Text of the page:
We rescued our almost 2 year old dog in early January. She was spade in November I believe. In late February she was diagnosed with a UTI and has seemed to have issues ever since. She was given medicine for her UTI and as soon as she finished she seemed to have some more dribbling at times, and straining and not a large production of urine. We took her to the vet and they said there was some formation of crystals, her PH was high, and they recommended notto do a certain kind of testing (I can’t remember what) because she just came off antibiotics and said it wouldn’t yield true results. They said we could do a blood test and X-ray, but I wasn’t sure it was necessary. A few days later she had what I believe they called large intestine diarrhea and needed medication for that. She just finished the medication and probiotic for that this week and now she is having some dribbling or puddling issues. I noticed it yesterday, but I thought my son just scared her with his toy. Today, it was after coming in from a walk. She was laying down and peed a small puddle. She has been drinking plenty and goes to the bathroom and produces a normal amount of urine, she doesn’t seem to strain at all. Not sure if I should call the vet and what kind of tests she should get moving forward. It is getting very expensive and I can’t keep spending almost $200 for each vet visit.
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We now have enough funds to afford the surgery, but it’s been nearly 6 months. Is it still possible that this would have any benefit? His incontinence and general high needs is starting to wear on me, and he’s now self harming. I don’t know what else to do to help him.
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I recently began fostering a kitten that I hope to adopt. She has atresia ani and a stricture in her rectum. She had corrective surgery 4 months ago and is doing much better. She can now use the litter box but she still has frequent poop droppings. She is currently being given lysine, probiotics and omega-3 supplements with her kitten wet and dry food. I won’t be able to keep her if the fecal incontinence continues at this rate. So I wondering if there was anything I could do to stop this? Can she have surgery again? Can a change in diet help her? I would like to switch her to a raw diet because the rest of my cats are on it and are doing great. However, I wasn’t sure if she would be able to tolerate the change. Can she eat a raw diet or will it cause constipation since raw food makes the fecal harder? If she can’t eat raw food can you recommend a diet for her? Any insight would be greatly appreciated.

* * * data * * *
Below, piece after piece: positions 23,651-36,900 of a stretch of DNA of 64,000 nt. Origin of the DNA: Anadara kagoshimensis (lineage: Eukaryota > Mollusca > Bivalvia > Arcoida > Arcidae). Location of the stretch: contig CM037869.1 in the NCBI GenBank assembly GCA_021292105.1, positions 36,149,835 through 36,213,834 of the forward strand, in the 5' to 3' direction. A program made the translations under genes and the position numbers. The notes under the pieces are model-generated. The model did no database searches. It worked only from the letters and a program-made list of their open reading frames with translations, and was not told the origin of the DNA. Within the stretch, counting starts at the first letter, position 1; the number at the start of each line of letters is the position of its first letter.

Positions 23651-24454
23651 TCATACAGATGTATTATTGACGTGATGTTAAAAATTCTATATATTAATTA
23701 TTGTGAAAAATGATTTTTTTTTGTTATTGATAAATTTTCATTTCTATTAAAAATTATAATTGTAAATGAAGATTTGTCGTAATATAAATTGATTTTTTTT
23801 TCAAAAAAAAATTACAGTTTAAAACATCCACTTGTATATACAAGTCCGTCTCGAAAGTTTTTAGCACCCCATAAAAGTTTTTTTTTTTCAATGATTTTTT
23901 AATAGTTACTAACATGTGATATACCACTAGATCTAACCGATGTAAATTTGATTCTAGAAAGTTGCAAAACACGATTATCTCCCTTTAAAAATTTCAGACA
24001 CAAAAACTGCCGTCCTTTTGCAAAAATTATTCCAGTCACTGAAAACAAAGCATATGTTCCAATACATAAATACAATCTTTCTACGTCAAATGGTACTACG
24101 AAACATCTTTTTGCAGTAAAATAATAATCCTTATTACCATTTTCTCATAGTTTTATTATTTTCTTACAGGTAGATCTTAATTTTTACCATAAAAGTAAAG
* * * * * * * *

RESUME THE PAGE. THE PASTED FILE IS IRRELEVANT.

Hi this question is for Dr. Magnifico and her associates. My name is Nadine and I live in Chicago. I recently visited my parents residence in georgia and just a couple days prior to my visit their beloved 11 year-old Bichon Frise developed IVDD and she is now paralyzed and incontinent. I hardly got any sleep over the holiday weekend because I was taking care of her and was overwhelmed with how much pain she is in. My parents took her to two vets and the diagnosis was the same and medicines were prescribed but it is tough because “Sofia” is very resistant to taking them no matter how it is administered. My parents are going to the university of georgia veterinary hospital to inquire about surgical treatment, but my question is do you specifically board dogs with this condition? My family and I were so impressed with your work with Hank and it made us hopeful.
Thank you so much for taking the time to read this.